Anyway, back to your article, there are lot of things for developers to be angry at MS but, really, big-a** generalizations/statistics from who knows which conference? J# as an example? Psychology in pills for the Skype acquisition? Please…

    Sorry mate: -1, overrated (already, with just 12 tweets)

  10. If it is not the main API anymore but only a VM or extra API layer library that can be used in a compatibility mode then it is dead for me for new development. Sure, for legacy stuff it is still needed and I still expect updates for wide-spread technology. But for anything new or when the need for a technology change or major rewrite occurs it is out of the question.

  11. I recently changed jobs and now use Windows 7 at work. I actually kind of like it. I only use macs at home (have for about 7 years now), but I was pleasantly not horrified by Windows 7. I have no idea what the developer experience is like though.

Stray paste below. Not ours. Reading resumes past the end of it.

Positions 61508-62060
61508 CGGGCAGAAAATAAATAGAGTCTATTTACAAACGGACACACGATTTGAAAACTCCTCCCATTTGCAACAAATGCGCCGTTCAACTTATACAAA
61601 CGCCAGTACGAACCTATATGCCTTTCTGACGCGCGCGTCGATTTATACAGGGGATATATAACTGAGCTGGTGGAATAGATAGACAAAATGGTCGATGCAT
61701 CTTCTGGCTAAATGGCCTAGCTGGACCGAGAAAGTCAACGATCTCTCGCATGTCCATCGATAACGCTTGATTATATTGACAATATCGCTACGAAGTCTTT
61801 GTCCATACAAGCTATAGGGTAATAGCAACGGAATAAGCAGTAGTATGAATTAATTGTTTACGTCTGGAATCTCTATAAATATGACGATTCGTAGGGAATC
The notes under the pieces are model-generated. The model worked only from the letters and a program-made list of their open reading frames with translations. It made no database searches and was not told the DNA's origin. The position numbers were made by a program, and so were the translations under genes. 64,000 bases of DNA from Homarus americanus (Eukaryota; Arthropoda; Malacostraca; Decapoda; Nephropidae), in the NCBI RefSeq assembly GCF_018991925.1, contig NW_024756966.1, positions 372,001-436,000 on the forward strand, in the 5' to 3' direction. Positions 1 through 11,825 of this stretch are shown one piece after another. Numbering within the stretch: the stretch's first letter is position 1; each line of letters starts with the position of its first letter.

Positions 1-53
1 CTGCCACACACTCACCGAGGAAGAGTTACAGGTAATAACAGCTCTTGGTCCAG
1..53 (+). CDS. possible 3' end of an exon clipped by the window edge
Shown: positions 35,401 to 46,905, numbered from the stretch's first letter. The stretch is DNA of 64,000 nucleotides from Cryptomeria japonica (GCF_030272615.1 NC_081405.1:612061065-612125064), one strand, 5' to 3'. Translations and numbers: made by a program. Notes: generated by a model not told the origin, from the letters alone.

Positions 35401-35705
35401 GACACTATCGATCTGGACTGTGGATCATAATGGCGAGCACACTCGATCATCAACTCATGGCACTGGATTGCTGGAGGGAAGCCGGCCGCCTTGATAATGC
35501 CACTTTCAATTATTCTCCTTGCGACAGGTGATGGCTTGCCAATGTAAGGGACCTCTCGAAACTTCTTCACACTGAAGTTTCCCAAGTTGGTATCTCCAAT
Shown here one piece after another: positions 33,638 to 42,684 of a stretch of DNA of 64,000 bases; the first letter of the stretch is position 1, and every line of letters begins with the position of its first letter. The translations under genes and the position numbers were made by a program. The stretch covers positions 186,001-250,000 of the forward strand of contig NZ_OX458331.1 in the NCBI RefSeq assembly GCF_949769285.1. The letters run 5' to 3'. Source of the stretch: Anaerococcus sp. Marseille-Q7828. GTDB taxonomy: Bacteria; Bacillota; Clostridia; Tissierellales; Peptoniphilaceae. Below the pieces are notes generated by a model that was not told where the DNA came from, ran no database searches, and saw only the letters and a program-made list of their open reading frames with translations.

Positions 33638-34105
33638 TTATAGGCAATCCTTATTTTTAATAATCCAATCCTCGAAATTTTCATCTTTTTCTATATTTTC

12. Well if you look at the graph from the link in this article, 50% XP’s are way ahead of all pretty much anything else, and there exists a definite trend toward more Windows 7 Systems each year. I develop using WPF for the presentation tier. However, can someone tell me why is Silverlight even needed? WPF had a very capable browser control, until they removed it. Why Silverlight and not ASP.NET using asp or basic html? Just to kill Flash?

  13. You have been reading too much crap on Internet it seems. While they are abandoning plugins in their new IE10 *METRO* browser, with METRO being the keyword, I just installed Silverlight AND Flash on the desktop version of IE for Windows 8.

    BTW, Apple doesn’t support plugins either in Safari on mobile devices. The Metro browser is just that, to be used on tablets, notebooks with touch. When you are sitting in your money making cube, you’ll be using the desktop version more than likely.